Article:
TUSCALOOSA, Ala. — Entrepreneurial teams at The University of Alabama will compete for funds to build prototypes, and advanced startups will demonstrate their innovations during AIME Day, an annual showcase of burgeoning technologies and business plan competitions Friday, April 15 on the UA campus.
Students from the Culverhouse College of Commerce also will compete for a cash prize during the Edward K. Aldag, Jr. Business Plan Competition, which will be held at the Alabama Innovation and Mentoring of Entrepreneurs building at UA.
The event is open and free to the public. AIME Day begins at 8:30 a.m. and concludes when judges’ results of the Crimson Innovation Program Participants are announced.
The event also provides a platform for students and faculty members of UA-based startups to promote their products to members of the investment and business communities. A group of outside entrepreneurial experts will select winners from among the day’s participants.
AIME, a part of UA’s Office of the Vice President for Research and Economic Development, focuses on growing concepts from UA researchers and creating testable prototypes to demonstrate the value the ideas bring to the marketplace.
Directed by Dr. Dan Daly, it also helps start-up companies create business plans and apply for select funding opportunities, and it provides laboratory and office space, through UA’s Bama Technology Incubator, where companies can begin operations prior to full start-up phase.
“Entrepreneurs and innovators on our campus have tremendous resources at AIME and have thrived over the last five years,” said Dr. Carl A. Pinkert, UA vice president for research and economic development. “I look forward to the creation of more UA-based startups and AIME’s current businesses growing to impact the state and region.”
AIME Day will serve as an unofficial celebration of the progress AIME has made since its formation in 2009. Then, nearly all of AIME’s activity was comprised of support for research projects.
Today, AIME has four companies that have secured more than $1 million in funding from external sources. Some companies, like Inventure, have since left the business incubator, attracted more investors, and grown into full-scale companies. Inventure, a Tuscaloosa-based renewable chemicals company, has hired more than 40 UA students, mostly graduates, Daly said.
“AIME has come a long way,” Daly said. “We didn’t have companies or prototypes in the beginning – we were just doing pitches. We didn’t have the levels of funding that we have available now … from ICorp and AIR (Association for Institutional Research) to SBIR (Small Business Innovation Research).”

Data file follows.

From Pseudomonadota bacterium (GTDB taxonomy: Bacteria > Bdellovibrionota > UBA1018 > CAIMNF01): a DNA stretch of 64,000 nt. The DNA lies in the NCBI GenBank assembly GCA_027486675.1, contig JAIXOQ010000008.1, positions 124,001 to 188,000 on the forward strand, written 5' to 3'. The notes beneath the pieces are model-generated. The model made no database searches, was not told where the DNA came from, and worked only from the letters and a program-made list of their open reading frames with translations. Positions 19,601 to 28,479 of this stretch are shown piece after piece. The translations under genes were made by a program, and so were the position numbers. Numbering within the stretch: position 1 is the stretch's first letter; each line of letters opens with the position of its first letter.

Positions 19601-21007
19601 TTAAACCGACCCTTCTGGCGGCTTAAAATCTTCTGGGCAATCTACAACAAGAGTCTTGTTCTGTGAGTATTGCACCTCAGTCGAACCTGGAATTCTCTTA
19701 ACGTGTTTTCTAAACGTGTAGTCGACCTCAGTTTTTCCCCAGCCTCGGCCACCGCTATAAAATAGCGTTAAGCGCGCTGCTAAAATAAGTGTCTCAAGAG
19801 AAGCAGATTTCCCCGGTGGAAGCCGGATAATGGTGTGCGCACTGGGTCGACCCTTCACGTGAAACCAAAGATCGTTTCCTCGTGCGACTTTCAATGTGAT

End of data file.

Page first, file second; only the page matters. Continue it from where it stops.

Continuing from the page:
AIME Day’s prototype demonstrations will showcase the most advanced of AIME’s companies, like Soap n’ Go, an eco-friendly, degradable washcloth that doesn’t need water, and AccuBite, an automated ingestion monitor sensor worn around the ear that tracks food consumption.
Dr. Edward Sazonov, UA associate professor of electrical engineering and creator of the sensor, secured a $1.8 million grant from the National Institute of Health in 2014. He said he’s working with AIME to prepare for the marketplace.
“The foundation of our technology works – we can reliably measure food intake for people,” Sazonov said. “I started working with Crimson Canvas in January 2015 and with AIME since then. So far, it’s been really helpful trying to understand the potential markets and develop new applications for the technology.”
The University of Alabama, the state’s oldest and largest public institution of higher education, is a student-centered research university that draws the best and brightest to an academic community committed to providing a premier undergraduate and graduate education. UA is dedicated to achieving excellence in scholarship, collaboration and intellectual engagement; providing public outreach and service to the state of Alabama and the nation; and nurturing a campus environment that fosters collegiality, respect and inclusivity.